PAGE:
A path towards achieving net zero carbon targets
The pressures of achieving net zero targets are real. Financial institutions are divesting their holdings in companies that are high emitters. Workers are asking about implementation and holding their employers accountable. And buyers are looking for ways to improve their supply chain and demanding vendors show progress. The impact of a carbon economy is emerging.
Avoiding pitfalls along the path to net zeroIn our experience, we find that it is common for companies to get pulled off their net zero path. Some of the pitfalls that result in the companies not making significant progress or strides in real reductions includes the piecemeal approach and the “tool first” approach. Having clarity on top priorities and how they mesh with an overall net zero commitment is critical to early success.
Our experts find that companies, rightly or wrongly, start with the low hanging fruit which results in a one-project or problem at a time approach. As an example, a company with a large fleet might choose electrification of fleet as a project to tackle. Good in theory, but the challenge is that if the company is replace diesel-powered haul trucks with electric but they are located in a remote area, you may still be required to use diesel generators to provide electricity for the trucks, defeating the transition. It is important to evaluate the full life-cycle and impact to understand and evaluate all potential net zero approaches
With regards to the “tool first” approach companies often assume solutions lie in technology, implementing a wide range of “tools,” without enough consideration of how these tools and technologies will work together with the human-side for the use and implementation. For example, a company might invest in more efficient heating and cooling of its buildings, as a way to reduce its energy emissions. But if there is no management of change, communication on adjusting behaviours, and how the building will function with the people inside of it, then then the efforts from technological improvements may be all for not.
Three keys to achieving net zero commitments
- Think bigger – there are wider implications and ways to build efficiency and cost-savings
Sometimes, the shortest and most cost-effective path between commitment and delivery isn’t the most obvious route.
Consider a company with multiple facilities. This company, is considering adding solar to all its buildings as part of their energy transition. This is a great idea, but the costs of operating many small solar arrays may eat into any profitability that might come from the project. Instead, consider the cost-benefit and emissions reductions for an alternative like a larger solar farm.
- Reaching net zero needs a multi-disciplinary solution
Because reaching net zero impacts so many aspects of the company – operations, human resources, finance, marketing, accounting and others, a strong governance structure and integration of change management principles and approaches is critical. This is achieved by creating and sustaining engagement, managing change with diverse teams involved in strategy development and implementation, and celebrating successes along the way.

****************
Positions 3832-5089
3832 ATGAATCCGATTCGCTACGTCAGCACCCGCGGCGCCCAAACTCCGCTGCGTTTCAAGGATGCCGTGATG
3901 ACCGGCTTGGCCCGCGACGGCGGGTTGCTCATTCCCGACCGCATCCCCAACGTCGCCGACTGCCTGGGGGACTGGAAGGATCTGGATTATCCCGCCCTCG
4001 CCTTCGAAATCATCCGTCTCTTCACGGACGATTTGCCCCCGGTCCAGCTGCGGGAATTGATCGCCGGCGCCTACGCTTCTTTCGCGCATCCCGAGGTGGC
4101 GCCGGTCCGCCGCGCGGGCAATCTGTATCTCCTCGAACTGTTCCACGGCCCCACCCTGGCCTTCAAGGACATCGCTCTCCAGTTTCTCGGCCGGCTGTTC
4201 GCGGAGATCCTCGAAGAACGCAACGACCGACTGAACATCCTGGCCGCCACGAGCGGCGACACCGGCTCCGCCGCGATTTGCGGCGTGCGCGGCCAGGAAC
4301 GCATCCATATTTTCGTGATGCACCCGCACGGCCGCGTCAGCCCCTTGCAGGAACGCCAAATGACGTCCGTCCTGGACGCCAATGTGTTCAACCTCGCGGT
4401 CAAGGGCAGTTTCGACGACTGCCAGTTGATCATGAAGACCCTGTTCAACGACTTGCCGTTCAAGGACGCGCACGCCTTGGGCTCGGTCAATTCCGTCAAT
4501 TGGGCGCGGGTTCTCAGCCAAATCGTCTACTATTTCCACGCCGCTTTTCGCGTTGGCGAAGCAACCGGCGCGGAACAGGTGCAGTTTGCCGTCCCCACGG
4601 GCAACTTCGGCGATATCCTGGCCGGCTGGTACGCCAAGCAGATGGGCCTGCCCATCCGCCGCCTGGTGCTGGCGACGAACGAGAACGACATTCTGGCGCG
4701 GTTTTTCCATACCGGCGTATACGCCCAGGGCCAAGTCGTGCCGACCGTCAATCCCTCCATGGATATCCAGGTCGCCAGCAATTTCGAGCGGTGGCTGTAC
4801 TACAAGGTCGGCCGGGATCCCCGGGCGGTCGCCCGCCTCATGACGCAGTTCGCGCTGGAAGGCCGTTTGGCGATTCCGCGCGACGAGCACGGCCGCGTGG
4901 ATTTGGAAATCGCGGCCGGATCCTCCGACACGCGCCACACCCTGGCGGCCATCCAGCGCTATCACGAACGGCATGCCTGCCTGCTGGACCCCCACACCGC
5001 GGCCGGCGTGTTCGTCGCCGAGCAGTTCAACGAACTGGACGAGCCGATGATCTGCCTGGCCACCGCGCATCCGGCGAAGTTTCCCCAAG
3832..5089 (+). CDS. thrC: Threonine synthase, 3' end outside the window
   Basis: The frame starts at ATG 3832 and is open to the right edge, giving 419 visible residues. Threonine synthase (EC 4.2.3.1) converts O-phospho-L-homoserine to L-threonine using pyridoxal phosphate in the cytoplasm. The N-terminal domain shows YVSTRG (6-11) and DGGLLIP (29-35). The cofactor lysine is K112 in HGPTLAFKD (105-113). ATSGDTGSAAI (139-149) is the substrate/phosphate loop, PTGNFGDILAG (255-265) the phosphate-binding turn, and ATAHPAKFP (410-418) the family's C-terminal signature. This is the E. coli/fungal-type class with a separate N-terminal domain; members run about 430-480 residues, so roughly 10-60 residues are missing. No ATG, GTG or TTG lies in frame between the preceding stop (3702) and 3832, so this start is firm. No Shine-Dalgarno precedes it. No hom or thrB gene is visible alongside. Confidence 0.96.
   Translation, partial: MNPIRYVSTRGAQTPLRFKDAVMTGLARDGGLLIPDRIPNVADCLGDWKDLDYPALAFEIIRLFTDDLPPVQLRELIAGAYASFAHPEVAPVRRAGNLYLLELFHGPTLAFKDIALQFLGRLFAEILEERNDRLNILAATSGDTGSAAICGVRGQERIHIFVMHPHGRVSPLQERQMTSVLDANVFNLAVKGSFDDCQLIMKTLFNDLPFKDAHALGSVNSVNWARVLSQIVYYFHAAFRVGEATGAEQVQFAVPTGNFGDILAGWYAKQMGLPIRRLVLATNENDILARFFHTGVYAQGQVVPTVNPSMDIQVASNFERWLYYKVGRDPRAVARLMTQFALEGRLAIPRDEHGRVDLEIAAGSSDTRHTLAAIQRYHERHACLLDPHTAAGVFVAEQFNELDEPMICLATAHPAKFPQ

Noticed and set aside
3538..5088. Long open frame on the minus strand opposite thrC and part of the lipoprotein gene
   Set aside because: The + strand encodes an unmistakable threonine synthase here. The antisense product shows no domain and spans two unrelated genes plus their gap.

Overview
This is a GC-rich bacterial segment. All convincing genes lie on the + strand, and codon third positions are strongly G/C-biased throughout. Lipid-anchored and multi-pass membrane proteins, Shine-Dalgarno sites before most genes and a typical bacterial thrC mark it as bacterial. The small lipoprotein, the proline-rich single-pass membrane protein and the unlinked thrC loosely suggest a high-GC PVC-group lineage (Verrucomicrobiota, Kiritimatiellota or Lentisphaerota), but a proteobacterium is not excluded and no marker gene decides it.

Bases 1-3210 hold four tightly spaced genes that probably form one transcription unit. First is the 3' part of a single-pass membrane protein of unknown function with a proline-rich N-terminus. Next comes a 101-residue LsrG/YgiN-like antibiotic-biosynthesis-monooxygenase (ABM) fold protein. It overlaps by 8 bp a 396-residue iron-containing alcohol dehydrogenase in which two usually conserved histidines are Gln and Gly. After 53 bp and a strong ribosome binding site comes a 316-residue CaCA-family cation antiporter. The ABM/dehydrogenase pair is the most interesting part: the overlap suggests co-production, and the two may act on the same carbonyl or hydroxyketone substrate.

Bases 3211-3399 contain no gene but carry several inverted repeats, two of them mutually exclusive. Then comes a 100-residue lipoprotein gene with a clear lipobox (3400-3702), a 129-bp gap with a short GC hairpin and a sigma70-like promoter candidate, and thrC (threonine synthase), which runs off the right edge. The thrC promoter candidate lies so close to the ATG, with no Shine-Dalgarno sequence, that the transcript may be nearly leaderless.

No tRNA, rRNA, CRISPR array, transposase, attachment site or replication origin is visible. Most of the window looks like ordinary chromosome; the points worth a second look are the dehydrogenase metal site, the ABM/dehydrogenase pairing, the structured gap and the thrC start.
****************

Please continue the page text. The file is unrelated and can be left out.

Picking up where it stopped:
Strong governance is critical to ensure accountability for climate actions to be effectively driven through the organization, starting from the top. In addition, there is a broad consensus that organizations should have a clear structure of responsibilities and accountabilities (Microsoft and PWC, 2020).
- Create an ecosystem of partners who can support making it real
Getting to net zero is complex and rarely will be achievable going at it alone. We understand that our clients have responsibilities focused on keeping their business operational. Overloading them with additional projects and mandates for developing and implementing net zero is not only distracting but overwhelming. By creating an ecosystem of external partners who can support in developing and implementing ESG and net zero strategies, companies will be able to make real strides moving using a holistic and systematic approach.
We are committed to our clients, our communities and the future to provide realistic and attainable net zero strategies. As a result, business operations continue, while net zero efforts are also being implemented.
About the Author
Katrina Kroeze is a Senior Advisor – Sustainability and Stakeholder engagement. Katrina has over 10 years of experience providing clients with strategic guidance and support in planning and implementing successful sustainability programs. As a foundation, Katrina’s strong foundation in stakeholder engagement, facilitation, and communications comes plays a critical role in the success of her work. Katrina is committed to developing and leading mutually beneficial engagement processes for a variety of environmental, waste, transportation, and ESG program development projects.
Gregory Carli, Executive Advisor, leads the ESG & Strategic Sustainability practice within GHD’s Advisory team. Mr. Carli oversees the integration of Sustainability & Resilience principles into a broad range of client solutions across GHD’s market segments such as Water, Transportation, Environment, Property & Buildings, and Energy. His focus areas include ESG integration, climate risk management and sustainable infrastructure. Mr. Carli brings over 25 years of experience providing innovative solutions to clients throughout North America and globally in his role as Executive Advisor and formerly as a leader in the EHS+S practice.
Prior to joining the Advisory team, Mr. Carli led GHD’s due diligence team in North America and brings extensive transaction experience including GHD’s work for major container terminal transaction in North America. He has completed numerous sell-side and buy-side assessments for corporations, private equity firms, investment banks and debt providers, and has advised in many jurisdictions around the world.